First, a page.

- The Energy Mix - https://theenergymix.com -

Beer: Alberta Should Treat Total’s $9.3-Billion Write-Off as a Wake-Up Call, Not a Cheap Shot

Laurent Vincenti/wikimedia commons

After French petroleum giant Total wrote off C$9.3 billion in stranded assets in the tar sands/oil sands, the Jason Kenney government had the option of treating the announcement as a wake-up call, not a cheap shot. And Albertans were hurt first and worst when their government made the wrong choice, The Energy Mix publisher Mitchell Beer argues in a post for The Narwhal.

After Total’s announcement [1] last week, “the reaction from the oil lobby and its allies in the Alberta government was swift, fierce, and entirely predictable,” with the Canadian Association of Petroleum Producers accusing the colossal fossil of “somewhat virtue signalling” and Alberta calling the company “highly hypocritical,” Beer writes [2]. And indeed, “it isn’t as though Total, France’s biggest company and one of the world’s seven fossil ‘supermajors’, is suddenly embracing a rapid transition off carbon”—not when it’s also just signed a US$20-billion deal for a massive liquefied natural gas (LNG) project in Mozambique.

Like this story? Subscribe to The Energy Mix and never miss an edition of our free e-digest.

But the question is whether Total is somehow singling Alberta out for special treatment.

“The fallback assumption among Canada’s political class is that companies like Total, Deutsche Bank [4], and Zurich Insurance Group [5] are just out to get Alberta, falling prey to the supposed foreign-funded radicals [6] whose influence Premier Jason Kenney’s government is now apparently having trouble tracking down [7],” Beer writes. “But what if the rest of the world is reading the numbers while elected officials in Ottawa and Alberta cling desperately to their own spin? What if there’s no virtue signalling or hypocrisy in Total’s decision, just a hard-nosed business assessment?”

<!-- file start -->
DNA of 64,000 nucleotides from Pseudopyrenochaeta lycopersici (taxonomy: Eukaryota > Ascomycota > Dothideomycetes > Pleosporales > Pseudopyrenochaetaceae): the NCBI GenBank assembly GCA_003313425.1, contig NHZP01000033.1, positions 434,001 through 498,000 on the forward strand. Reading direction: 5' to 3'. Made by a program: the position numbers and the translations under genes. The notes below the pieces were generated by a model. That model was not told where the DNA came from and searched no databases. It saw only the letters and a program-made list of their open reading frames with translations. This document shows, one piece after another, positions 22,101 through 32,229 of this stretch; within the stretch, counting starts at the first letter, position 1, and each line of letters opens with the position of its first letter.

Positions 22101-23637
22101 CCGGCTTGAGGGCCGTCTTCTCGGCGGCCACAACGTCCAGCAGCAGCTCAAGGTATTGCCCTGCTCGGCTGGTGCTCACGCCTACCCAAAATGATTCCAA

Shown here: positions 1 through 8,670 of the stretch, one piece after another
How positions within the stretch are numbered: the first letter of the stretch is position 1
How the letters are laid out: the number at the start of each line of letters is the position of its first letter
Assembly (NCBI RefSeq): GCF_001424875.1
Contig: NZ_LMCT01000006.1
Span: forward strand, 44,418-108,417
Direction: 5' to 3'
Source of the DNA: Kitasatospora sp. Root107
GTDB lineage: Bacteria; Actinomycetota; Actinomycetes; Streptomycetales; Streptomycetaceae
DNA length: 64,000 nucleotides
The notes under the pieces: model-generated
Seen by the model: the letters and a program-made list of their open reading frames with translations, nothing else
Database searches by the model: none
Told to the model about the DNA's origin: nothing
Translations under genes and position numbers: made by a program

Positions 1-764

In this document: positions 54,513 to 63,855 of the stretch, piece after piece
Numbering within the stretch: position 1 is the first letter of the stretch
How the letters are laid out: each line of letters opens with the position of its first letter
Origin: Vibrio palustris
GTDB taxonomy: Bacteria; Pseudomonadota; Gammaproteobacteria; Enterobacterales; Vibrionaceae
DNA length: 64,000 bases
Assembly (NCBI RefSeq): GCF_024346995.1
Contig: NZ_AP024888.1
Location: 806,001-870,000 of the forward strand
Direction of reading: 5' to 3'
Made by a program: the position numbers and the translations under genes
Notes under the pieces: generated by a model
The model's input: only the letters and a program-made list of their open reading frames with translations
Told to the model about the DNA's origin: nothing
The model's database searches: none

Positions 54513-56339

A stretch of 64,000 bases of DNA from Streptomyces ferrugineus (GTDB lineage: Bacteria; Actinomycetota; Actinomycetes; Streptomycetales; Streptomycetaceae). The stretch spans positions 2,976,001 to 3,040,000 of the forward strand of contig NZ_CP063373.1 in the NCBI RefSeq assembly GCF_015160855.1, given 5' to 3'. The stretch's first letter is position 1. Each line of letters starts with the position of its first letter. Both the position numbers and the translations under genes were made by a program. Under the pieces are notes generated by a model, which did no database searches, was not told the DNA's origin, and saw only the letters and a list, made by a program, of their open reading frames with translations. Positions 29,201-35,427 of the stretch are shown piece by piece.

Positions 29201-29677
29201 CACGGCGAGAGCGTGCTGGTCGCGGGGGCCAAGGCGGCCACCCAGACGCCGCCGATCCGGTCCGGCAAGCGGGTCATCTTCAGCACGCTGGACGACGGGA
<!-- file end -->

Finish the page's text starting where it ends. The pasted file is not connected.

The other two co-owners of the massive Fort Hills tar sands/oil sands mine, Suncor Energy and Teck Resources, had already declared losses on the project, he notes. And Total’s announcement had the feel of “bean counter dryness”, in contrast to the triumphant tone [8] of the company’s Mozambique release.

“The weakness of investments in the hydrocarbon sector since 2015, accentuated by the health and economic crisis of 2020, will result by 2025 in insufficient worldwide production capacities and rebound in prices,” the company wrote [9]. “Beyond 2030, given technological developments, particularly in the transportation sector, Total anticipates oil demand will have reached its peak.”

With those factors in mind, along with the company’s own 2050 carbon neutral pledge, “Total has reviewed its oil assets that can be qualified as ‘stranded’, meaning with reserves beyond 20 years and high production costs,” the release continued. “The only projects identified in this category are the Canadian oil sands projects Fort Hills and Surmont.”

In other words, Beer writes, “nothing political to see here, folks. Just listening to the evidence and following where it leads.” But “in Alberta, where everything fossil-related is hyper-political, that kind of analysis leaves both major parties in a serious bind. They’re caught between their own overheated support for an expanded oilsands industry and a global economic reality that is driving down the province’s fossil economy, triggering huge cuts in health and community services that depend on it, and now threatening to eviscerate [10] rural municipalities’ tax base.”

Beer points to the potential for 67,200 green economy jobs [11] the Kenney government is ignoring, the $2 billion [12] in energy savings and carbon reductions it could have seized if it hadn’t killed off the province’s energy efficiency agency, and a new economic diversification strategy [13] that is “long on spin, generous with corporate tax cuts, and short on detail.” Even if that package of policies helps Kenney’s push for re-election, “it won’t deliver the jobs Albertans need, the strong economy they’ve come to expect, or the greenhouse gas reductions their future (and everyone else’s) depends on.”

Ultimately, Beer concludes, “Alberta’s politicians have the option of taking an announcement like Total’s as a wake-up call, rather than a cheap shot. They’ll be failing their constituents until they start getting that judgement call right.”

Click here [2] to read the rest of Beer’s post, or to subscribe to The Narwhal’s weekly newsletter.